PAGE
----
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Discrimination in Employment

Associated Archive Content : 283 results

Letter from Henry H. Arrington to Paul Whelehon about P. Ballantine & Sons Employment of Negroes

The letter references letters between Arrington and John Farrell, regarding the employment of a Negro representative. Mr. Kiah Sayles, a representative of P. Ballantine & Sons, explained that P. Ballantine & Sons was the first company to hire Negro models which elevated Negroes in executive positions. Sayles went on to explain the liberal hiring policy of Coyle Beverage, a distributor of P. Ballantine and Sons.

Letter from Joan Daves to MLK

Joan Daves, Literary Agent to Dr. King, addresses the correspondence, to Dr. King. The letter includes photostats of reviews for Dr. King's last book, "Where Do We Go From Here: Chaos or Community?" The Chicago Tribune, New York Times Daily and Washington Star are just a couple of the newspapers that published reviews for the book.

Letter from John A. McDermott to Chicago Daily News

John McDermott anticipates discrimination in housing and job opportunities as a result of a proposed federal project for a nuclear power plant in Illinois. Ideally, The Weston Project should create equal opportunities for both black and white Americans. McDermott expresses concern considering the current conditions of racial injustice that exists in Illinois.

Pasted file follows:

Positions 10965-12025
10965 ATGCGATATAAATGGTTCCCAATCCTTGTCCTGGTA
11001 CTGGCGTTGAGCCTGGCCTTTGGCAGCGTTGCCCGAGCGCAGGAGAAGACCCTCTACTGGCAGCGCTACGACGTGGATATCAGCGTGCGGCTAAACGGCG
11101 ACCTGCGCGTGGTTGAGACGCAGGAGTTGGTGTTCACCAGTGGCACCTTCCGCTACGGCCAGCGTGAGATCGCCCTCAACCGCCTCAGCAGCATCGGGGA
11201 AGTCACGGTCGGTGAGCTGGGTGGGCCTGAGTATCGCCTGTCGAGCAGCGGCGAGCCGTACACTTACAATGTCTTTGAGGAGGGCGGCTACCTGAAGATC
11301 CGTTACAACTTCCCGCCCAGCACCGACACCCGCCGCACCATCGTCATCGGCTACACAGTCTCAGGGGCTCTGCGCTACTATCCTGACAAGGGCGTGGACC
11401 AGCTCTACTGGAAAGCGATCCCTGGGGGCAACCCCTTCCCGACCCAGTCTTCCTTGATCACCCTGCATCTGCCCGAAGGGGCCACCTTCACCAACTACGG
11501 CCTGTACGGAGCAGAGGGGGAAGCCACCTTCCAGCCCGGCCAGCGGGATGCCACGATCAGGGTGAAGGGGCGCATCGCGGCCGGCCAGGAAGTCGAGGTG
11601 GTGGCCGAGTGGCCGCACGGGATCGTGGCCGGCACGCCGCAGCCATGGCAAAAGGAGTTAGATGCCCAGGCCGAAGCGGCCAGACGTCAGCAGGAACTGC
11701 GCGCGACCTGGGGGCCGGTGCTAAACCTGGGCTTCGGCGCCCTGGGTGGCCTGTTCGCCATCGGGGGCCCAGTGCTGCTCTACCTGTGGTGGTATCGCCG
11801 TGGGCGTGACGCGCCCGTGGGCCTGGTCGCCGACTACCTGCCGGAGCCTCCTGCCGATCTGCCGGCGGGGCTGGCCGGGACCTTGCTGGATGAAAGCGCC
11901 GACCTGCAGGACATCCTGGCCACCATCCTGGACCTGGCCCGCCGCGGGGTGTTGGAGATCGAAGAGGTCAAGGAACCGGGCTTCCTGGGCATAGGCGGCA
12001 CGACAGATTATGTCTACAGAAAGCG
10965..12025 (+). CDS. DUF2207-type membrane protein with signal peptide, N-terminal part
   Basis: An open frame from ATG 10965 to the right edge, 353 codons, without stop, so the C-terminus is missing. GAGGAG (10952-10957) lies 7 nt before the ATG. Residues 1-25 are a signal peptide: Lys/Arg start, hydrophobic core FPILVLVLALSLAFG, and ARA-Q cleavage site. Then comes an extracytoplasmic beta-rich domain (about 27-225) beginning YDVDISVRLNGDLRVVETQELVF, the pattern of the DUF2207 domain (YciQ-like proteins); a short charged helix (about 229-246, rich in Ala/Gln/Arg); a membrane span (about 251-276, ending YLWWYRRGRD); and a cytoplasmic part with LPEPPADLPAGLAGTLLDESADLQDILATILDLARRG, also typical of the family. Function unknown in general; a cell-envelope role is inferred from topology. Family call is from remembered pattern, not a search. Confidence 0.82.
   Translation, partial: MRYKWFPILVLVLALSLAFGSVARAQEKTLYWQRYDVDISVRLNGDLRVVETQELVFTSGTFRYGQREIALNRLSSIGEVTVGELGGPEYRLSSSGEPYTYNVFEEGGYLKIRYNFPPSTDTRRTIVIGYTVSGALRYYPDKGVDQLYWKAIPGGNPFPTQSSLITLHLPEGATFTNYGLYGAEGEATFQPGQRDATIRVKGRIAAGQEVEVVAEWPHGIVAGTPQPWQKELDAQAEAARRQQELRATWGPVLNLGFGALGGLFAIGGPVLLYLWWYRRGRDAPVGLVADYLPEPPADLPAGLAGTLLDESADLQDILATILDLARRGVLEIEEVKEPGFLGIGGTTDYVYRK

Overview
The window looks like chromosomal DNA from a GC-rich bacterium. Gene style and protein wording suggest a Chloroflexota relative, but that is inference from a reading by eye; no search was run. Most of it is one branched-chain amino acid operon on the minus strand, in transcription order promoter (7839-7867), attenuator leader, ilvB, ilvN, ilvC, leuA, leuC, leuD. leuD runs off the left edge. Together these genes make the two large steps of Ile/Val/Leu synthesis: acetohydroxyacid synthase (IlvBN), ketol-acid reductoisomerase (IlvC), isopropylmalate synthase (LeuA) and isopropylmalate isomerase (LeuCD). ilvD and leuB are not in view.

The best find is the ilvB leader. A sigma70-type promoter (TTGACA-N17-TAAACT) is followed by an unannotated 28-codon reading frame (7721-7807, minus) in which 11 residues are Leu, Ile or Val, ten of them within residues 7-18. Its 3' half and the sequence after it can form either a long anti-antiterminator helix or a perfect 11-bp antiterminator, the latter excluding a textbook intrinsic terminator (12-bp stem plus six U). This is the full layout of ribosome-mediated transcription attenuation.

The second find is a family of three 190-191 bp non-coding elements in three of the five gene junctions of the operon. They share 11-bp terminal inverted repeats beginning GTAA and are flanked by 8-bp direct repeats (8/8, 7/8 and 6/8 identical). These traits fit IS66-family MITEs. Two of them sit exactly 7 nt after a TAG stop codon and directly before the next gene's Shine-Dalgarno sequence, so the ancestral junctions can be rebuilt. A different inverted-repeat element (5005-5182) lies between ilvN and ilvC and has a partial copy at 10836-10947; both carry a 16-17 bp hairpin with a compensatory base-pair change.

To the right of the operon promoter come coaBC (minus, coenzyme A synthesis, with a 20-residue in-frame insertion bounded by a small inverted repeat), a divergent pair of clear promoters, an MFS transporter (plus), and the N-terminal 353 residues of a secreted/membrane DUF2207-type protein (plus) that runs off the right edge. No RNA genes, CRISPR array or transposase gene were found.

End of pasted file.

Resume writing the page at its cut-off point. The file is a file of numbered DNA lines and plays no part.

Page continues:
Letter from Lessie Robinson to MLK Regarding Segregation

Mrs. Robinson informs Dr. King of the difficulty in finding a good job in segregated Graceville, FL.

Letter from Lottie Thomas to MLK

Lottie Thomas, a Negro businesswoman from Alaska, requests Dr. King's help with her business. Mrs. Thomas informs Dr. King of the unjust treatment she has endured in Alaska and of her current financial tribulations.

Letter from M. A. Cross to Marie Goldner

M. A. Cross, Director of Public and Industrial Relations at Dan River Mills, Inc., informs Mrs. Goldner that Dan River Mills, Inc. does not discriminate against Negroes.

Letter from Martin J. Morand to MLK

The Human Relations Council of Greater Harrisburg invites Dr. King to speak at meeting that will be held at the Pennsylvania State Educational Building. Martin Morand, Vice-President of the Council, also includes information about the issues in Harrisburg's black community to show why Dr. King should accept the invitation.

Letter from Martin Kessler to MLK

Martin Kessler sends Dr. King an article by Daniel P. Moynihan entitled "Is There Really an Urban Crisis?" Moynihan addresses issues of the economic and social conditions in America in the interview with Challenge Magazine.

Letter from Melvin W. Trent to Dr. King

An individual desiring to remain anonymous, writes Dr. King expressing his concern with employment discrimination and his belief that Dr. King can change things.

Letter from Mildred R. Morris to Dora McDonald